John had no memory of anything that failed before." Thus does Ernie Accorsi account for the icy cool of Unitas, who joined the Colts in 1956. That summer Baltimore played an exhibition game against the Eagles in Hershey, Pa. In attendance was a 14-year-old Accorsi, who grew up in Hershey and saw Unitas launch "the first pass he ever threw as a Colt."
Fourteen years later, in 1970, Accorsi was hired as the Colts' p.r. director. Watching Unitas warm up in the preseason, he noticed he'd lost a large measure of zip off his fastball. Turning to a bookish scout named Milt Davis, Accorsi wondered aloud, "Can we win with John, the way he's throwing?"
Davis's reply made a lasting impression: "Ernest, we evaluate the quarterback on his ability to take the team down the field and into the end zone with a championship on the line. That's how you evaluate the quarterback."
"It was a lesson I never forgot," says Accorsi, now a consultant for the Panthers. Accorsi's insurance agent is still Jim Mutscheller, the 82-year-old ex--Colts tight end. In the 1958 NFL championship game Unitas executed the seminal two-minute drill—85 yards in seven plays on the frozen turf at Yankee Stadium—to force overtime with the Giants. Alan Ameche's one-yard plunge in sudden death won the Greatest Game Ever Played. On the preceding snap Unitas had thrown six yards to Mutscheller, who lost his footing on a patch of ice and went out-of-bounds just inside the two-yard line. For decades Unitas needled him at banquets: I tried to make Mutscheller a hero, and he fell out-of-bounds.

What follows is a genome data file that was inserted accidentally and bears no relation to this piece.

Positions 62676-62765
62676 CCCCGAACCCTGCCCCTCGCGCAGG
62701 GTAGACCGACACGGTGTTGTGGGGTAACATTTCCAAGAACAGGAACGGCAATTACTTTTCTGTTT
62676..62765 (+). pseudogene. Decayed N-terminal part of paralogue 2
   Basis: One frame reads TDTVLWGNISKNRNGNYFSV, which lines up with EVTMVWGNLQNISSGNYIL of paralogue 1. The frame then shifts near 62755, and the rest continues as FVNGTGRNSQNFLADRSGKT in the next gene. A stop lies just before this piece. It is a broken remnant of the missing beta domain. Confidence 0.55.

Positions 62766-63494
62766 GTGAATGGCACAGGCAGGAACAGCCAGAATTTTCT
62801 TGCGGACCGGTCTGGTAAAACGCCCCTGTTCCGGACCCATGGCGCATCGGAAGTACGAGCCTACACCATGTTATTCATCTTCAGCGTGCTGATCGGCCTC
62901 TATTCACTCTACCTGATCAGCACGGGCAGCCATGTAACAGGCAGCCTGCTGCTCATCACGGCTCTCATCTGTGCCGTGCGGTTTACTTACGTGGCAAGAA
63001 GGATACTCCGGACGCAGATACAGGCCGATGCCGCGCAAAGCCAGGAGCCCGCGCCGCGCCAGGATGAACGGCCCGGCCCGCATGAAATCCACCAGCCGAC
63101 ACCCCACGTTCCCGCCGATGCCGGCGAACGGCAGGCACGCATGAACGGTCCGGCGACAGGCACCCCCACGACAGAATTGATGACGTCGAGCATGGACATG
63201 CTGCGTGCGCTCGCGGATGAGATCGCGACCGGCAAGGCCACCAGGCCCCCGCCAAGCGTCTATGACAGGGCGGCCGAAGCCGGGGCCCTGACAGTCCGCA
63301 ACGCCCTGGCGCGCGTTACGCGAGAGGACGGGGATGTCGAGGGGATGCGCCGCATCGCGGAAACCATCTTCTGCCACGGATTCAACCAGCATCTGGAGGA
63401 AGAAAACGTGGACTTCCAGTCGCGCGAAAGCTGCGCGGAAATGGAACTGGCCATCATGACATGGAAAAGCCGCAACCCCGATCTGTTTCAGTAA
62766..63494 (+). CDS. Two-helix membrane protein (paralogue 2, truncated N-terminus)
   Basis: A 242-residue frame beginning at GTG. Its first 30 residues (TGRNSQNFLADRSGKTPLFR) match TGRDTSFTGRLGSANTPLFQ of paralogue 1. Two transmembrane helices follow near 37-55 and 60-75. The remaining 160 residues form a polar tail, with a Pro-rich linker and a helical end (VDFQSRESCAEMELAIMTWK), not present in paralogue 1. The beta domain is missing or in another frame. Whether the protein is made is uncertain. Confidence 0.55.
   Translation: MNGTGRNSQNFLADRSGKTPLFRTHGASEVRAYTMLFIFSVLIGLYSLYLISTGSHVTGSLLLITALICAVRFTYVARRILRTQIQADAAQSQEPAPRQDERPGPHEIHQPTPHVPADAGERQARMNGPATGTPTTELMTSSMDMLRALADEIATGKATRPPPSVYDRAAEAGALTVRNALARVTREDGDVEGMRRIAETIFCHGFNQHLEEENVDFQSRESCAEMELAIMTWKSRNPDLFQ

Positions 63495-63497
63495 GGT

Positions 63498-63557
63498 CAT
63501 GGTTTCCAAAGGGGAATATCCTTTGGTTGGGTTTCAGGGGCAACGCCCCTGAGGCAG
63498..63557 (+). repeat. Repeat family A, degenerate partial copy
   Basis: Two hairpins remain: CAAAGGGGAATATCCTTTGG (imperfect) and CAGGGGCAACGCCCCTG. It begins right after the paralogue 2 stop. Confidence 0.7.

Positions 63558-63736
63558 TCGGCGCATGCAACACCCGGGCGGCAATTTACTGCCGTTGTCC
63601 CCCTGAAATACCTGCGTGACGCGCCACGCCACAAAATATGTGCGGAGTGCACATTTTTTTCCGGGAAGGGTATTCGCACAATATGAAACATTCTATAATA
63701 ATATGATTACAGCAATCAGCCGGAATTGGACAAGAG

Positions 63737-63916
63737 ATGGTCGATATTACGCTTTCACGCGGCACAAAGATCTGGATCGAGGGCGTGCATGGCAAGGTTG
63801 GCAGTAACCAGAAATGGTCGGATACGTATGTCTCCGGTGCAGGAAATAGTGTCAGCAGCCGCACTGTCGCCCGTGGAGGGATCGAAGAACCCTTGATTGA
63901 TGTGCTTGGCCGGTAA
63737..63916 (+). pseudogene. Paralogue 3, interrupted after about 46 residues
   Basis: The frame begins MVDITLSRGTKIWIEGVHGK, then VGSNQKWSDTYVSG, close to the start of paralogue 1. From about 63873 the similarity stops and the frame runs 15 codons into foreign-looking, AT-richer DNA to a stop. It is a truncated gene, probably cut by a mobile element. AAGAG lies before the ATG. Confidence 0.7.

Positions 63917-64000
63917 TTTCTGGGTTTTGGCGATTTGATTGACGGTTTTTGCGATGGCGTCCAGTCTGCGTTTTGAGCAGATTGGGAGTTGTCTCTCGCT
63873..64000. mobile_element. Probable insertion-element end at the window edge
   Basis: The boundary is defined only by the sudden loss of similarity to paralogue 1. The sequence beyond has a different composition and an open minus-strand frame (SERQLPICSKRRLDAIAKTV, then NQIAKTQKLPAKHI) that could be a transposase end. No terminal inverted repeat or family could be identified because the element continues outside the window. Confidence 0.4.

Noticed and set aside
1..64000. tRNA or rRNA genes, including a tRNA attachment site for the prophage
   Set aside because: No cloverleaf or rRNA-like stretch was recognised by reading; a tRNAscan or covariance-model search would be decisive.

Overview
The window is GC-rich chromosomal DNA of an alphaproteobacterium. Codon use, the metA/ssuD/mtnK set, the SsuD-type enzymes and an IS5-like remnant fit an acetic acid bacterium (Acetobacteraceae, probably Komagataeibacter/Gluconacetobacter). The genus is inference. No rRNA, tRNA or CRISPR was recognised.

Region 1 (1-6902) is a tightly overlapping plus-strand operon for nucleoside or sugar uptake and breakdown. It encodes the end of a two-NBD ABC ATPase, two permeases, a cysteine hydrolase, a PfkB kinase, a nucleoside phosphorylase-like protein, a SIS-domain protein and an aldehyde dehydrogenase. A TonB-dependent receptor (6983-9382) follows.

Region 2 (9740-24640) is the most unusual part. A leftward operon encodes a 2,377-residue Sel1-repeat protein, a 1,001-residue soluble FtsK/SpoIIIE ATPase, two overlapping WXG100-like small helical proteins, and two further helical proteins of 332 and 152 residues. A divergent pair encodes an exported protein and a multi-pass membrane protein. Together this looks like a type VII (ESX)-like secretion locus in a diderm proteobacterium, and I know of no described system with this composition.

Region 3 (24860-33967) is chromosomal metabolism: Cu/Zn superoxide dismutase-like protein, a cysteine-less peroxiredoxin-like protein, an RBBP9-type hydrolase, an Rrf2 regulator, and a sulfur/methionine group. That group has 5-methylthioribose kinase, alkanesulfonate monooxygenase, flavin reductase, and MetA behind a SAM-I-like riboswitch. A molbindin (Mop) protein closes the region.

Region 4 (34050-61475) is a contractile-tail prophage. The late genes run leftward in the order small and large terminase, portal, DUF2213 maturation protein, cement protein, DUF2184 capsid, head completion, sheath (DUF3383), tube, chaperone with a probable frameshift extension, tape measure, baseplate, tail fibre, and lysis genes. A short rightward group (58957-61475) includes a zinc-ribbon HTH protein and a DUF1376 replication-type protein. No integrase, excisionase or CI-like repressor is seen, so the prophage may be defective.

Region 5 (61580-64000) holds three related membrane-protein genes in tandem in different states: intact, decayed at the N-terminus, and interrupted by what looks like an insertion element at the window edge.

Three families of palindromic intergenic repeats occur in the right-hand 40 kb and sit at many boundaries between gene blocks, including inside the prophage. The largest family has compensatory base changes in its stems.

"I always kept my mouth shut," the old tight end recently told Accorsi, "but he threw that ball behind me."
Even the drives that end up being burnished into legend by NFL Films are messy and imperfect as they unfold in real time. Before his Giants tenure Accorsi had put in two turbulent years as G.M. of the Baltimore Colts. He resigned in February 1984 after owner Robert Irsay traded away John Elway, whom Accorsi had chosen with the first pick in that year's NFL draft but who said he'd never play for the team.
Today Accorsi describes Elway as "the greatest player I ever scouted." He saw that judgment vindicated in the 1986 postseason. By then he was G.M. of the Browns, who were hosting Elway's Broncos in the AFC title game. Accorsi looked on as the quarterback he'd once drafted crafted the most epic non--Super Bowl two-minute drill ever.
It began with 5:32 on the clock. A muffed kickoff bottled Elway and the Broncos back at their own 2. In the huddle, guard Keith Bishop famously deadpanned, "We've got 'em right where we want 'em." Fifteen plays later Elway completed his sixth pass of the drive—known thereafter as The Drive—a five-yard guided-missile touchdown to Mark Jackson. Barefoot kicker Rich Karlis's extra point tied the game, and his 33-yard field goal in overtime won it.
Whom the football gods would destroy, they would first have engage in premature celebration. On second-and-10 at Cleveland's 40, Elway had been sacked by Dave Puzzuoli, who raised his hands in triumph. Denver's misfortunes seemed to be mounting when, on the ensuing third-and-18, Bishop's shotgun snap glanced off the hip of Steve Watson, who'd gone in motion. Elway performed an impromptu contortion to gather the wayward snap, then gunned a 20-yard completion to Jackson, and the roar in Municipal Stadium was reduced to a concerned muttering.
Another quirk from that possession, according to Accorsi: "We'd just picked up Brad Van Pelt" to beef up a thin linebacker corps. "Before the last play of The Drive the new guy missed the defensive call. On the touchdown pass we had 10 men on the field. The way Elway played, maybe it didn't make any difference."